Traffic Policy and Circulation in Roman Cities
van Tilburg, Cornelis, Acta Classica
Throughout history, research into ancient Roman traffic circulation was an 'untrodden path'. The famous stepping-stones and wheel ruts in Pompeii, now typical touristic features, were for a long time not considered worthy of more detailed research. In 1991, the Japanese author Tsujimura published an article 'Ruts in Pompeii', but only after 2000 did more information appear on this theme, when Poehler, (1) Van Tilburg, (2) Laurence, (3) Newsome (4) and Kaiser, (5) among others, published books and articles concerning traffic in this well preserved city.
Nowadays there is a growing interest in traffic, traffic circulation and congestion and even blocked arteries in other ancient, less well preserved Roman cities. Was the traffic circulation here comparable with that of Pompeii or was it quite different? New research shows evidence that here, too, fixed traffic routes, which road-users were encouraged to follow, were quite usual.
Two cities in particular will be discussed: Pompeii and Xanten. These are both Roman cities, but their identities and features differ, as well as their infrastructures and traffic circulation. However, there are also similarities. In this article, I shall attempt to demonstrate the similarities and differences, and their backgrounds. The article will conclude with some aspects of town planning and traffic, particularly the infrastructure around fora and their corresponding traffic flow.
Pompeii: an old city built against the slope of a volcano
When Pompeii was destroyed in AD 79, the city was already six centuries old. Pompeii was probably founded in the 6th century BC as an Oscan settlement. This settlement (Altstadt) is still visible in the regions VII and VIII. In the 5th century, the city was extended to the north, region VI today. In the 4th century, the final and largest extension was built: the Samnitic extension east of the new cardo between Porta del Vesuvio and Porta di Stabia. The Forum, the centre of the Oscan settlement, remained in its original situation; a new Forum was not built at the intersection of the new cardo and decumanus. A reason for this is perhaps that the existing Forum was situated on the top of a hill, facilitating drainage. This street plan remained unaltered right up until Pompeii's destruction in AD 79.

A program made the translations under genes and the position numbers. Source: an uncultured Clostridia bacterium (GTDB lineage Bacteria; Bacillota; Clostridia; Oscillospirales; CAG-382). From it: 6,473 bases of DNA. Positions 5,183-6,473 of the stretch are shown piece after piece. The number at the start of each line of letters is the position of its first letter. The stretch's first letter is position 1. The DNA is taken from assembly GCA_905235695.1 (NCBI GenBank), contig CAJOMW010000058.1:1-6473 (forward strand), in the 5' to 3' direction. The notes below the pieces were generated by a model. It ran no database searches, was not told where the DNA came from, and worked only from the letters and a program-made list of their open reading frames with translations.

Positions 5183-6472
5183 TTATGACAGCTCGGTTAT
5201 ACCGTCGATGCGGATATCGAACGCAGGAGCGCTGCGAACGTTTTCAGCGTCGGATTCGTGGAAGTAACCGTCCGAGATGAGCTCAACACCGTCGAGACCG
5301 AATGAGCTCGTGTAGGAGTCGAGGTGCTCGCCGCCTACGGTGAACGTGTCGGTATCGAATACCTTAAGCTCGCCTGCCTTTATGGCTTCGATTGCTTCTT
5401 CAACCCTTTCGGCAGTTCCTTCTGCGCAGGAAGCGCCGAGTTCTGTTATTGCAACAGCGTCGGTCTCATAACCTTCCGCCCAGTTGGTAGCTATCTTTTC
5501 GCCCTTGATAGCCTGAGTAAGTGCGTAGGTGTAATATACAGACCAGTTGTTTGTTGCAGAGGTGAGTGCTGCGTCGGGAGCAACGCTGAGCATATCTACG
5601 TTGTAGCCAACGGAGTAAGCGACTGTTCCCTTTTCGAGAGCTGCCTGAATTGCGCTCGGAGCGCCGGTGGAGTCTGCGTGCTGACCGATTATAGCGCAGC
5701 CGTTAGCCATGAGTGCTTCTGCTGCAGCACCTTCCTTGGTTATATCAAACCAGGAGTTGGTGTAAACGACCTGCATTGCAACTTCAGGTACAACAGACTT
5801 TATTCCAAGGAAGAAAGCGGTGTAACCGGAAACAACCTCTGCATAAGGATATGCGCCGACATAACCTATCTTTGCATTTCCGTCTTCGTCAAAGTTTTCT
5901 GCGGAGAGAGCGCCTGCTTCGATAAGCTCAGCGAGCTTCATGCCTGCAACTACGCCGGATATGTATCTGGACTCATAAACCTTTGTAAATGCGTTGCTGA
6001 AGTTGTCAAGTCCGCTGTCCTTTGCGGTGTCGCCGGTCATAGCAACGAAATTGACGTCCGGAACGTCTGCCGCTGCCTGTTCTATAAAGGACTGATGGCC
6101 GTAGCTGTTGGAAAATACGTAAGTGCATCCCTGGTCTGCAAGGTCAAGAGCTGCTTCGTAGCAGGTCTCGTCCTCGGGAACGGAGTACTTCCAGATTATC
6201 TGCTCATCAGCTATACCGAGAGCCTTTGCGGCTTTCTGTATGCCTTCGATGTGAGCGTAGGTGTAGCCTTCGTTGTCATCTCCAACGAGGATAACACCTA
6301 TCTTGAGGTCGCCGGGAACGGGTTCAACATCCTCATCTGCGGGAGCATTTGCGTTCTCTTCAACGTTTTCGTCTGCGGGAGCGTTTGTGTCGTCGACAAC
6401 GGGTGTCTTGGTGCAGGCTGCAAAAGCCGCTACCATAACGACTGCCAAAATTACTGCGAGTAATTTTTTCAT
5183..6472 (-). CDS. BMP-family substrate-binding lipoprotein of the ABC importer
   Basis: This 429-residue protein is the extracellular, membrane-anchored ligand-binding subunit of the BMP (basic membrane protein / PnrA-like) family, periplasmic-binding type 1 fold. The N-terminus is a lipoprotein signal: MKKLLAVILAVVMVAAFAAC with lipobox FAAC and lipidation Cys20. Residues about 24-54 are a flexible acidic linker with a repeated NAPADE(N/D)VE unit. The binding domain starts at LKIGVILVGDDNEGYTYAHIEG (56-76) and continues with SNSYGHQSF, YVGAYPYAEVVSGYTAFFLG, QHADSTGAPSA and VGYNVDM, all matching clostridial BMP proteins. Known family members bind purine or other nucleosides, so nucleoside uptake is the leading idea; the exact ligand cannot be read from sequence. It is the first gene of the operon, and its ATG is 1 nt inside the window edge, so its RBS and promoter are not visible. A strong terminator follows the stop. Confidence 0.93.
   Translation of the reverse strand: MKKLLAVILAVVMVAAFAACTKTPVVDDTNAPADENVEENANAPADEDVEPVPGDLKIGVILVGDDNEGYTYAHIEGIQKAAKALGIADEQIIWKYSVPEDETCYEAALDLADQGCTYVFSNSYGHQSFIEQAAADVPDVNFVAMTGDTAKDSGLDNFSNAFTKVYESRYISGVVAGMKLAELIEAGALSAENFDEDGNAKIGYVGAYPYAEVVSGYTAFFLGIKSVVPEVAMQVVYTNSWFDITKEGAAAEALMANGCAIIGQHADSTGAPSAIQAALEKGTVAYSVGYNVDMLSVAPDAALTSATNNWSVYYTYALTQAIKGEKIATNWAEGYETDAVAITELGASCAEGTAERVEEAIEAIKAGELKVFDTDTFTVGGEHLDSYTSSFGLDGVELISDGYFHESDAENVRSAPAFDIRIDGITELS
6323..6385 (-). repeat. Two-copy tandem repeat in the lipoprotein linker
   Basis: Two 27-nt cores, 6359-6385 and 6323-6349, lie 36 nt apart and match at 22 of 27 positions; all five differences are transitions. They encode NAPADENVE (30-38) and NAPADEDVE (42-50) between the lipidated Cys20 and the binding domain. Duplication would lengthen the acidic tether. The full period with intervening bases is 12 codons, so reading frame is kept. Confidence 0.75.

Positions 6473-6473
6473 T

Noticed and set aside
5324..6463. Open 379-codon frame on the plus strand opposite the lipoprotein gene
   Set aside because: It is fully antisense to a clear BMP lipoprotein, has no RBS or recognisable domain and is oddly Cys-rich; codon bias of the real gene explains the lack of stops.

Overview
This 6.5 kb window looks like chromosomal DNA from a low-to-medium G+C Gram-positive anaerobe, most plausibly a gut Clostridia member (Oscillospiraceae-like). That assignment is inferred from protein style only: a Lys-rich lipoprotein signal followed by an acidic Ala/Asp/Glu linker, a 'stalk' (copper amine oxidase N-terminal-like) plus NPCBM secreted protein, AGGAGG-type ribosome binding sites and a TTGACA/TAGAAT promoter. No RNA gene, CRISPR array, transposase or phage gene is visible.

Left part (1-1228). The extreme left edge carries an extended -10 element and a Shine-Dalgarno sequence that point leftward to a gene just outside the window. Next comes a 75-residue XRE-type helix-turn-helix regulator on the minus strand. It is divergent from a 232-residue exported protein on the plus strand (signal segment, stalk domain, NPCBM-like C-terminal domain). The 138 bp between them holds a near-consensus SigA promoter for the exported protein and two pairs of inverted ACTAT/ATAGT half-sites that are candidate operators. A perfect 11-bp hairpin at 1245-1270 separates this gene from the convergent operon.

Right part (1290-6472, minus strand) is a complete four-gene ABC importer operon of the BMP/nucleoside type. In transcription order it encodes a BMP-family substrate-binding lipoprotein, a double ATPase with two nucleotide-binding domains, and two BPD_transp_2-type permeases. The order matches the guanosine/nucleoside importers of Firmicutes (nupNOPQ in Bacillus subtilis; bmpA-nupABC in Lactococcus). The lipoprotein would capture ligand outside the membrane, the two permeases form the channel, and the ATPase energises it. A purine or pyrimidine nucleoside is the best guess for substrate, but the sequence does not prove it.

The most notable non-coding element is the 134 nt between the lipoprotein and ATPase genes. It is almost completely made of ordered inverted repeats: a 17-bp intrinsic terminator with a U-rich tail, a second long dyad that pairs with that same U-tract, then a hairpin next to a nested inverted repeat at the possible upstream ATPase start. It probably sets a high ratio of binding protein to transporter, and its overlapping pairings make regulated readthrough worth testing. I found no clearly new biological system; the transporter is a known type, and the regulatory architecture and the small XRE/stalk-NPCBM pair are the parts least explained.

The street system of Pompeii
The three above-mentioned extension phases correspond with the street system. The oldest Oscan region, regions VII and VIII today, had a relatively irregular street pattern. Some streets were even winding, such as Via degli Augustali and Vicolo del Lupanare. Region VI has straight streets, running parallel with each other (apart from Via Consolare), but the corners are not at right angles; there are sharp as well as obtuse corners, and the insulae are diamond-shaped. Only the section to the east of the cardo (the Samnitic extension) shows the typical Graeco-Roman chess-board grid with right-angled corners and parallel-running streets. Only this part of the city incorporated thoroughfares, wide enough for two-way traffic: Via dell' Abbondanza, Via di Nola and Via di Stabia. (6) Via Consolare could also, partially, function as a two-way street. (7)
[FIGURE 1a OMITTED]
Traffic circulation in Pompeii
Tsujimura and Wallace-Hadrill have mapped the street system with the varying depths of street ruts: deep, shallow, faint or none at all (fig. 1). (8) According to present-day knowledge on this theme, it can be stated that east of the cardo the majority of streets have deep ruts; west of the cardo the street ruts have varying depths and sometimes no ruts at all.
The entire system of mainly one-way streets, blocked streets, closed streets, deep and/or shallow ruts show that traffic flow was not unrestricted, but that it followed fixed routes. These routes, however, could be altered by the local government or a group of civilians. …